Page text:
HOUSE JAN 6 COMMITTEE MAY SEEK CRIMINAL CHARGES FOR THOSE WHO IGNORE SUBPOENA: The House select committee investigating the Jan. 6 attack on the Capitol is planning to ramp up its efforts to force Trump administration officials to comply with its subpoenas as the former president attempts to stymie the inquiry. Lawmakers who sit on the panel said they are prepared to pursue criminal charges against witnesses like Stephen K. Bannon who have balked at cooperating. And the committee may issue a subpoena as early as Wednesday to Jeffrey Clark, a Trump Justice Department official who sought to deploy department resources to support former president Donald Trump’s false claims of massive voting fraud in the 2020 election. “We are completely of one mind that if people refuse to respond to questions without justification that we will hold them in criminal contempt and refer them to the Justice Department,” Rep. Adam B. Schiff (D-Calif.), a member of the panel, said in an interview Tuesday. Tensions over compliance with subpoenas are increasing as the committee’s plan to hold depositions this week with Bannon and three other Trump administration officials — former chief of staff Mark Meadows, former deputy chief of staff Dan Scavino and Kash Patel, who was serving as chief of staff to the acting defense secretary on Jan. 6 — is already facing head winds. Although lawmakers maintain that the deposition dates still stand for this week, it remains unclear whether they will happen. But talks between the committee and the former officials’ lawyers continue. You know what? If they drew a government paycheck, don't play footsie with them over this. Lock 'em up if they don't comply.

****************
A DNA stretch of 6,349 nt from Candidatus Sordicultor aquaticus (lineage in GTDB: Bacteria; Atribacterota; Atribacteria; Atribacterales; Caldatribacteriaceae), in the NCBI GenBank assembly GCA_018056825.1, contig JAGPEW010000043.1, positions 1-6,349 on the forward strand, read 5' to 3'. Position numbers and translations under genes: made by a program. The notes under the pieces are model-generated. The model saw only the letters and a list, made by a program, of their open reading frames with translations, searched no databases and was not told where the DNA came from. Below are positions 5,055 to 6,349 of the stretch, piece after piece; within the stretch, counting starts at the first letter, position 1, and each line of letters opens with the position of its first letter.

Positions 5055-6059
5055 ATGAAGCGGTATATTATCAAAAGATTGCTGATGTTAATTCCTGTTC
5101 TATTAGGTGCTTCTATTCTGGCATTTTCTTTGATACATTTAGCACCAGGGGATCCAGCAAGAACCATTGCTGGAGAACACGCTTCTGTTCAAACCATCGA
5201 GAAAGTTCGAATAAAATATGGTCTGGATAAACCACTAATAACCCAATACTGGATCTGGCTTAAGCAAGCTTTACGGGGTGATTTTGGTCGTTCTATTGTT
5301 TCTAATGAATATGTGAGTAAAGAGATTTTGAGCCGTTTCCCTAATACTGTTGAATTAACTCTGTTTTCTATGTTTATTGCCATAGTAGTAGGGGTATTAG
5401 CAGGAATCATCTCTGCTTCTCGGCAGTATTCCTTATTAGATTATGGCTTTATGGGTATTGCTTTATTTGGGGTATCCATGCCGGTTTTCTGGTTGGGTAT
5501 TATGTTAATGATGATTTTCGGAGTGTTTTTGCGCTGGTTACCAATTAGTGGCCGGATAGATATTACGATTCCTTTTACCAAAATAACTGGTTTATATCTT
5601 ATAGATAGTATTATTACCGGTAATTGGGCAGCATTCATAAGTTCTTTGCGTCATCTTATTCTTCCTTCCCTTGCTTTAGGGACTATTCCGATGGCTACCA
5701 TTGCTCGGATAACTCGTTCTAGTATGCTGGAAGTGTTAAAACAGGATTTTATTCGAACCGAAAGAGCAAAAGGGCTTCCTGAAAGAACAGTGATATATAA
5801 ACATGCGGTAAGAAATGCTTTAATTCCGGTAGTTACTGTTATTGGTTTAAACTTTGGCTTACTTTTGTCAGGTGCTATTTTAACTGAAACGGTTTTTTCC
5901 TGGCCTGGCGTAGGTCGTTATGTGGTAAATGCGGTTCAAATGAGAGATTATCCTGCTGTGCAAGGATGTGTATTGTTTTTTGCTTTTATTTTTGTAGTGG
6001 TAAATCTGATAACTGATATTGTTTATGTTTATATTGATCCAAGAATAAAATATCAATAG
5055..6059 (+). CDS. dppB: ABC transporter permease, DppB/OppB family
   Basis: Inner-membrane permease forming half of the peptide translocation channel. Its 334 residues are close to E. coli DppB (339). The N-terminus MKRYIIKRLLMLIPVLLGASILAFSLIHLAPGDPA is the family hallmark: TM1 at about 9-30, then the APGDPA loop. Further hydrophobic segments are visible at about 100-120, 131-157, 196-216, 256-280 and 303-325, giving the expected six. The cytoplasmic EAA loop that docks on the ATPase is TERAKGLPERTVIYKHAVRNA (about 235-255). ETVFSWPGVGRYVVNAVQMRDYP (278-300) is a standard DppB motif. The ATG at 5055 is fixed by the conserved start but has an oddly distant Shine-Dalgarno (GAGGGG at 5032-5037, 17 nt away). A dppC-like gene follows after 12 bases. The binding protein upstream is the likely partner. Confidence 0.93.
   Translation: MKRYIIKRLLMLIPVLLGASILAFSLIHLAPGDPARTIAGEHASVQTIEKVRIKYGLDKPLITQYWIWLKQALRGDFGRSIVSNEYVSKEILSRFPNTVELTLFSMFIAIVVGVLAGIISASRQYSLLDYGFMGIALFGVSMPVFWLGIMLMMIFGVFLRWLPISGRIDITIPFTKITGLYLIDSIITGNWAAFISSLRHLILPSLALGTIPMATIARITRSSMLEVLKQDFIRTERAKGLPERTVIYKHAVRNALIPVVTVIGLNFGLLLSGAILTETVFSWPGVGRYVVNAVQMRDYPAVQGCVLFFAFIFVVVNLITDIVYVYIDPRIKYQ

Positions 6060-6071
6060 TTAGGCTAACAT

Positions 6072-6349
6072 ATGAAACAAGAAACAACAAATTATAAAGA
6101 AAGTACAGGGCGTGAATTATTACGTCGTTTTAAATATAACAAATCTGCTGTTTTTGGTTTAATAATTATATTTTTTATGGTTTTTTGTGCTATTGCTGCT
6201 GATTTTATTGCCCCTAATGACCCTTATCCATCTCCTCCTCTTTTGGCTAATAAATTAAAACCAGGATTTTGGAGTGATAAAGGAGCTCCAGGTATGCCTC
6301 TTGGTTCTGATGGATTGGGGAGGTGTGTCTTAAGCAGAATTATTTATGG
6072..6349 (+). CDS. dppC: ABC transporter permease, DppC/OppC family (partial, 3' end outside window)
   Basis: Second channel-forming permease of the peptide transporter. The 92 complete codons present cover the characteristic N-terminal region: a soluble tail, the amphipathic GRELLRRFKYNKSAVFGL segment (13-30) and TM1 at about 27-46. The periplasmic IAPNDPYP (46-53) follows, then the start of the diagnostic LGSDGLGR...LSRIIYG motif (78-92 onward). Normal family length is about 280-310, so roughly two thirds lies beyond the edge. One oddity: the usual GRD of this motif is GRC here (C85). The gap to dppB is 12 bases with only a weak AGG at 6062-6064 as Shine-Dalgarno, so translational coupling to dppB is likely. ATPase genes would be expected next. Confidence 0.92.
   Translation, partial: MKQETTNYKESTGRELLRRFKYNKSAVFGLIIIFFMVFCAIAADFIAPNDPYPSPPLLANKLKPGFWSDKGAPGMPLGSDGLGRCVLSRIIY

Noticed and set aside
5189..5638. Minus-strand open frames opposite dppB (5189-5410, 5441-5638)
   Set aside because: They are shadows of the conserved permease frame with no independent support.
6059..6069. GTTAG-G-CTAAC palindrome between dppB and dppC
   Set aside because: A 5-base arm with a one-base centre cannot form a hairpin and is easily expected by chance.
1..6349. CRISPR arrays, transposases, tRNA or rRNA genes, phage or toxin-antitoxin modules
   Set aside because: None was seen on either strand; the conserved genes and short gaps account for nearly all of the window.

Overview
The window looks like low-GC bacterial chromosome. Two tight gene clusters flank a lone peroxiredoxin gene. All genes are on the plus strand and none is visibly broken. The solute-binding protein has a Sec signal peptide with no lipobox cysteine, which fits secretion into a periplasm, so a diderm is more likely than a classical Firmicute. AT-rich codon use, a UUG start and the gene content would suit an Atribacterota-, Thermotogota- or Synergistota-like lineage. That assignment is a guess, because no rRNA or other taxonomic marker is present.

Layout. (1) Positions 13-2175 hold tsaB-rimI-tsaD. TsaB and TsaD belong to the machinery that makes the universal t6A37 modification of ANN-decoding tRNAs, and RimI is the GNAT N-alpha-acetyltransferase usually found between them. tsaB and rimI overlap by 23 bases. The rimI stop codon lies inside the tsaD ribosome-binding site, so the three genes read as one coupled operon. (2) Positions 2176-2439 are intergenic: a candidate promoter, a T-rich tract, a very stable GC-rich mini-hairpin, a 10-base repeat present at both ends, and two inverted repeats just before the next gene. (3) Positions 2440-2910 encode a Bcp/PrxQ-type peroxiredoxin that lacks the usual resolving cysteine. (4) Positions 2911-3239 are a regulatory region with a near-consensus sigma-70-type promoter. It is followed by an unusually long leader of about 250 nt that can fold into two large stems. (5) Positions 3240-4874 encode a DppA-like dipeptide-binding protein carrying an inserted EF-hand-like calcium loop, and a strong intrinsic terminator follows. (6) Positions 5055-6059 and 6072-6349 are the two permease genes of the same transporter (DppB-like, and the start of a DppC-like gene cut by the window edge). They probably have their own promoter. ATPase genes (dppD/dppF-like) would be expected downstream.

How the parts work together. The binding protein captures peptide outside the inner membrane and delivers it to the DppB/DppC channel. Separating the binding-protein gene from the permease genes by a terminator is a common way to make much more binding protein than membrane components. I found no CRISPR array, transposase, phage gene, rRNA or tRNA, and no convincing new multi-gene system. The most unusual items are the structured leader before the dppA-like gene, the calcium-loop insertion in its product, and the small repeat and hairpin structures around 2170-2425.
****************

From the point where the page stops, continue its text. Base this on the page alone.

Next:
SOCIAL SECURITY CHECKS ABOUT TO GET A BIG BOOST FROM UNCLE JOE: The Social Security Administration announced Wednesday that its beneficiaries will see a 5.9 percent increase in their benefit checks starting next year — the largest boost to benefits in close to four decades. The adjustment will be made for 64 million Social Security beneficiaries as well as 8 million Supplemental Security Income recipients. Some Americans receive both benefits. The cost-of-living increase, which will affect roughly 70 million people starting in late December and January, is tied to a measure of inflation that has surged this year as prices rise in a U.S. economy emerging from the pandemic. Experts caution that millions of seniors will in reality see substantially less than a 6 percent bump, because Medicare Part B premiums are deducted from Social Security beneficiaries’ checks and are tied to seniors’ income. The increase in benefits will amount to roughly an additional $92 per month for seniors. Prices have risen throughout the economy since the pandemic, diminishing the value of government benefits beyond Social Security. But while wages have climbed for workers along with inflation, people who do not work are often dependent on government programs to update their payments based on federal metrics that are sometimes out of step with price changes in the economy itself. The average monthly Social Security payments for retired workers will rise from $1,565 to $1,657 starting in January, according to the Social Security Administration. Workers with disabilities will see an average increase from $1,282 to $1,358 after the increase kicks in.